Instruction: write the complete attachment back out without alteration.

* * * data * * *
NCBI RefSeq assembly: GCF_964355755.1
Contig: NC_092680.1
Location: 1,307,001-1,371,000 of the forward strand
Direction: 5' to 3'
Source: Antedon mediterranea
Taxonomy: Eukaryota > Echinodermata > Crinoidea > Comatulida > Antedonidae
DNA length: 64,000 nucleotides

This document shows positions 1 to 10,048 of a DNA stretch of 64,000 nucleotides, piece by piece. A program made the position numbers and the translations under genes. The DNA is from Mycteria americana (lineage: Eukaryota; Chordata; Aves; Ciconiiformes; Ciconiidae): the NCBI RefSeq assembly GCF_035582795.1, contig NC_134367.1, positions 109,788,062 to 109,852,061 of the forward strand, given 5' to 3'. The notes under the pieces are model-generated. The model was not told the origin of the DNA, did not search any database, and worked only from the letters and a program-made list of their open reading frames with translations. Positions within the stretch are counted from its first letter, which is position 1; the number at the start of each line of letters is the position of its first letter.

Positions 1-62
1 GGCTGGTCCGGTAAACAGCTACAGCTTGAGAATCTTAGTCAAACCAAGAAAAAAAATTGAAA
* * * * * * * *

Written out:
NCBI RefSeq assembly: GCF_964355755.1
Contig: NC_092680.1
Location: 1,307,001-1,371,000 of the forward strand
Direction: 5' to 3'
Source: Antedon mediterranea
Taxonomy: Eukaryota > Echinodermata > Crinoidea > Comatulida > Antedonidae
DNA length: 64,000 nucleotides

This document shows positions 1 to 10,048 of a DNA stretch of 64,000 nucleotides, piece by piece. A program made the position numbers and the translations under genes. The DNA is from Mycteria americana (lineage: Eukaryota; Chordata; Aves; Ciconiiformes; Ciconiidae): the NCBI RefSeq assembly GCF_035582795.1, contig NC_134367.1, positions 109,788,062 to 109,852,061 of the forward strand, given 5' to 3'. The notes under the pieces are model-generated. The model was not told the origin of the DNA, did not search any database, and worked only from the letters and a program-made list of their open reading frames with translations. Positions within the stretch are counted from its first letter, which is position 1; the number at the start of each line of letters is the position of its first letter.

Positions 1-62
1 GGCTGGTCCGGTAAACAGCTACAGCTTGAGAATCTTAGTCAAACCAAGAAAAAAAATTGAAA